- Herodotus, History, IX, 10 Wikipedia
-0430 Aug 03
(431 BCE)
Annular 48 0.984 01m04s Peloponnesian War
". . . the sun assumed the shape of a crescent and became full again, and during the eclipse some stars became visible."
- Thucydides Note Wikipedia
-0423 Mar 21
(424 BCE)
Annular 42 0.943 04m39s 8th Year of Peloponnesian War
"In first days of the next summer there was an eclipse of the sun at the time of new moon, and in the early part of the same month an earthquake."
- The History of the Peloponnesian War Wikipedia
Solar Eclipses: 1 CE to 2000 CE[3]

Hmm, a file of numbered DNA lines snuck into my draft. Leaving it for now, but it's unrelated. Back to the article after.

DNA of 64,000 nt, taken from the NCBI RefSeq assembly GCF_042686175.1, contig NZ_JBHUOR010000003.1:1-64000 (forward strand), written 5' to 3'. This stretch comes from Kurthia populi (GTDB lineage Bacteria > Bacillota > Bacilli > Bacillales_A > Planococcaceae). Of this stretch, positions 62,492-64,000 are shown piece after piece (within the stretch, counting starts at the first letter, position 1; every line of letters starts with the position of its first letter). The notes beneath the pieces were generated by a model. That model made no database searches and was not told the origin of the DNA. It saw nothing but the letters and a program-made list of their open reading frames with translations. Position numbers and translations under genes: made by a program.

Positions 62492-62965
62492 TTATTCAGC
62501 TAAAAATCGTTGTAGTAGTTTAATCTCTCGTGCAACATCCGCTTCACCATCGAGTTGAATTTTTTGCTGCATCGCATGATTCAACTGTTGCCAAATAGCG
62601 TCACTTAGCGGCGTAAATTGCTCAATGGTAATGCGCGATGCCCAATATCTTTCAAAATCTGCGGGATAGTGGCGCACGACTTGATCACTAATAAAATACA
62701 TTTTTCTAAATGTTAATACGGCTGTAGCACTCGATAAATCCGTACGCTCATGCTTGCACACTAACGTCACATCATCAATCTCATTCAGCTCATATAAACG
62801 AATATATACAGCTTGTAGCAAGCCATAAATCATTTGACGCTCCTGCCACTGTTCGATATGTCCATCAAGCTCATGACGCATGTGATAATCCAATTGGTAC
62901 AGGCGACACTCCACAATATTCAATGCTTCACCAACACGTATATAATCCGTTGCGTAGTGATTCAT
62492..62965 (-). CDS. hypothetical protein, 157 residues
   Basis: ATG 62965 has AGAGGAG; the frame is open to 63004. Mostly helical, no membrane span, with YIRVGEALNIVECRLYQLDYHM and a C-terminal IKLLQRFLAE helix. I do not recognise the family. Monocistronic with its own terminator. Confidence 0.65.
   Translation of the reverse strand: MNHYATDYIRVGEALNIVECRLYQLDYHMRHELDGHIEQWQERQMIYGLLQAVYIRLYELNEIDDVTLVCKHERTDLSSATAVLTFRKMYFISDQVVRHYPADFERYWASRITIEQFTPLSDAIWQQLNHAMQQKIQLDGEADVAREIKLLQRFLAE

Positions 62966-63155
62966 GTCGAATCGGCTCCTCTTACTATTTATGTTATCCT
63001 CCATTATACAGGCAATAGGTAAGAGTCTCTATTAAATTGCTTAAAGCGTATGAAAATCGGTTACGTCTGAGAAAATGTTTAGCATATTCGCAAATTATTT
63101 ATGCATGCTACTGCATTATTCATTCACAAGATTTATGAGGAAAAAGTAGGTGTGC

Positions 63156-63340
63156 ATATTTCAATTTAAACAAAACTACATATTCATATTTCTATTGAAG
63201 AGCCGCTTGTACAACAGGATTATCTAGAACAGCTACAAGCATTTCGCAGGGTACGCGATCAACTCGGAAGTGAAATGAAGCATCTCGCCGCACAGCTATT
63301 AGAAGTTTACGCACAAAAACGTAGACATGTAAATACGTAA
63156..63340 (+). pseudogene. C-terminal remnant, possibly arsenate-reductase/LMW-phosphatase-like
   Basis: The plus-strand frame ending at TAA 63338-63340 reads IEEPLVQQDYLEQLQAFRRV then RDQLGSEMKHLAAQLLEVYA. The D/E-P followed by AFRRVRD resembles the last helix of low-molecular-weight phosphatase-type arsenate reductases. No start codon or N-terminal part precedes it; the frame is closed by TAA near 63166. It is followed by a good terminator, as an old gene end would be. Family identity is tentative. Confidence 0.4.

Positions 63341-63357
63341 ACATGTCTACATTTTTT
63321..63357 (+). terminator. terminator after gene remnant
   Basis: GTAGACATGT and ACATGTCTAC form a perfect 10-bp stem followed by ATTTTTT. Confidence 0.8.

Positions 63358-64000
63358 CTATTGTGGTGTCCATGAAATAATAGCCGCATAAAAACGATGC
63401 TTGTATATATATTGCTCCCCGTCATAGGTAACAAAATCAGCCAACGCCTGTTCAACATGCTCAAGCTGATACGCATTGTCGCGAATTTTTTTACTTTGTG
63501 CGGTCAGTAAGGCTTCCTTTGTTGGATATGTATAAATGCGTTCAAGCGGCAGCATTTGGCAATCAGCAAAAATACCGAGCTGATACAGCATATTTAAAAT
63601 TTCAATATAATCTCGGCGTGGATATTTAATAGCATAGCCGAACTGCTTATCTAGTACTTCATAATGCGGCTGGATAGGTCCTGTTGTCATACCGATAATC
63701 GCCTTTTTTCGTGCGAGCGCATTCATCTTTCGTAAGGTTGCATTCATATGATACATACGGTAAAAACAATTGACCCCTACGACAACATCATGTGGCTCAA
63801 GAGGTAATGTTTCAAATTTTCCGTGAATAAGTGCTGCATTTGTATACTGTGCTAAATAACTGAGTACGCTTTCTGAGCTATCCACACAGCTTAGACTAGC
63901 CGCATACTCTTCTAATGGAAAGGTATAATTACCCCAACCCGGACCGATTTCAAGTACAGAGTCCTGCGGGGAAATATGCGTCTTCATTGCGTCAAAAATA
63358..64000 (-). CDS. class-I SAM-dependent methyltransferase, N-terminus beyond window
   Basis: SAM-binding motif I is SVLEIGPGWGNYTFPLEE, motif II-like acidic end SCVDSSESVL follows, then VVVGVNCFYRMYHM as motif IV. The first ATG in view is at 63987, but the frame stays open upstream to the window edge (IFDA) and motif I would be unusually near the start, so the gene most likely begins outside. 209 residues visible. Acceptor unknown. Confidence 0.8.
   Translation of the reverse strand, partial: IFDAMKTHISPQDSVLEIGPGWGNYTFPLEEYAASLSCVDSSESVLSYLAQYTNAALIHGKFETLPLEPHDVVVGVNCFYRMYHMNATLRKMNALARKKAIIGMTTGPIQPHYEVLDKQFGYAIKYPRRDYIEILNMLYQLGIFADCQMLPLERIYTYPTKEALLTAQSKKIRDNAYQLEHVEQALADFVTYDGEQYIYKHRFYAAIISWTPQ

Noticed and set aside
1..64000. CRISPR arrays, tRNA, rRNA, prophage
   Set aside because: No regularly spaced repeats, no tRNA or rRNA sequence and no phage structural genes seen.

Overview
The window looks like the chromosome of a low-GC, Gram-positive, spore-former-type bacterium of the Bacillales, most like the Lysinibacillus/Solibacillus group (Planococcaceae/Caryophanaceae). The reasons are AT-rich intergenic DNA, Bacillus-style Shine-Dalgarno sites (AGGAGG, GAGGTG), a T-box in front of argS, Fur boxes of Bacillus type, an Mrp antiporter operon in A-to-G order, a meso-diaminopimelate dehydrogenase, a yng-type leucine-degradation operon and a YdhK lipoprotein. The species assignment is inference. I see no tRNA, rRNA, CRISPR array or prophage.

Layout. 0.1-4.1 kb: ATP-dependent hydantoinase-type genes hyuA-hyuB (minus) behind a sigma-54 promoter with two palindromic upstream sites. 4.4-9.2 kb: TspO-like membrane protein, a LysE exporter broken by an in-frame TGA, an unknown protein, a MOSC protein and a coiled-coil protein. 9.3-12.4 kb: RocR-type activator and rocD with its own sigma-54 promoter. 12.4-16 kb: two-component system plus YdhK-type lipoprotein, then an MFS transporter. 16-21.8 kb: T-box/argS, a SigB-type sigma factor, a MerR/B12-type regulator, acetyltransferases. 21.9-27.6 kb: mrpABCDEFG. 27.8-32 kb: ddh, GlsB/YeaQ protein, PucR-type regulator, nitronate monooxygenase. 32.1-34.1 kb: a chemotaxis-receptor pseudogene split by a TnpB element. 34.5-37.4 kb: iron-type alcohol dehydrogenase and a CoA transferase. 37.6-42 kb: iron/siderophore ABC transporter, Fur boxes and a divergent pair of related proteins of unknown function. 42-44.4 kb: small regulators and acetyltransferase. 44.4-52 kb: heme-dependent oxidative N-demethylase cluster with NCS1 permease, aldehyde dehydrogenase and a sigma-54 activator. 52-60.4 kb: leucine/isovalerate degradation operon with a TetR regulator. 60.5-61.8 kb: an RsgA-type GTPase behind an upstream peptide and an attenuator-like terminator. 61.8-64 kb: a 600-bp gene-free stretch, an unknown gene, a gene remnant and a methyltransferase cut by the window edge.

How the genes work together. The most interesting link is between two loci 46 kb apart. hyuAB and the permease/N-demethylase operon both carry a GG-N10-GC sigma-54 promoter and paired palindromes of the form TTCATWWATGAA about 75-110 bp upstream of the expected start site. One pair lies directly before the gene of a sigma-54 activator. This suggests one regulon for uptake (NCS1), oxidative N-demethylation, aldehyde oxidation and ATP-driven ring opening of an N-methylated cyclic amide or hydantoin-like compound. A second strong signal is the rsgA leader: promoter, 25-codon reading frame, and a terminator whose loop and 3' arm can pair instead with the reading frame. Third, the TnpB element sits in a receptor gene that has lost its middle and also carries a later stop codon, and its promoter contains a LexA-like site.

Calender DateEclipse
(Link to Global Map) (Link to Google Map) (Link to Path Table)
0029 Nov 24 Total 62 1.022 01m59s Crucifixion of Christ? See References Wikipedia
0033 Mar 19 Total 59 1.058 04m06s Crucifixion of Christ? See References Wikipedia
0059 Apr 30 Total 68 1.019 01m50s Plinius' Eclipse
"Then the sun was suddenly darkened and the fourteen districts of the city were struck by lightning"
- The Annals
0071 Mar 20 Hybrid 79 1.007 00m35s Plutarch's Eclipse Note Wikipedia
0334 Jul 17 Annular 80 0.976 02m23s Firmicus's Eclipse Note
0346 Jun 06 Total 91 1.059 03m58s -
0418 Jul 19 Total 91 1.046 03m52s Comet During an Eclipse Note
0569 Nov 24 Total 90 1.036 03m17s Eclipse Preceding Birth of Mohammad Wikipedia
0632 Jan 27 Annular 99 0.984 01m40s Death of Mohammad's Son Ibrahim
"When his beloved son Ibrahim died, an eclipse occurred, and rumours of God's personal condolence quickly arose."
- Prayers of Muhammad Wikipedia
0671 Dec 07 Annular 101 0.924 10m18s -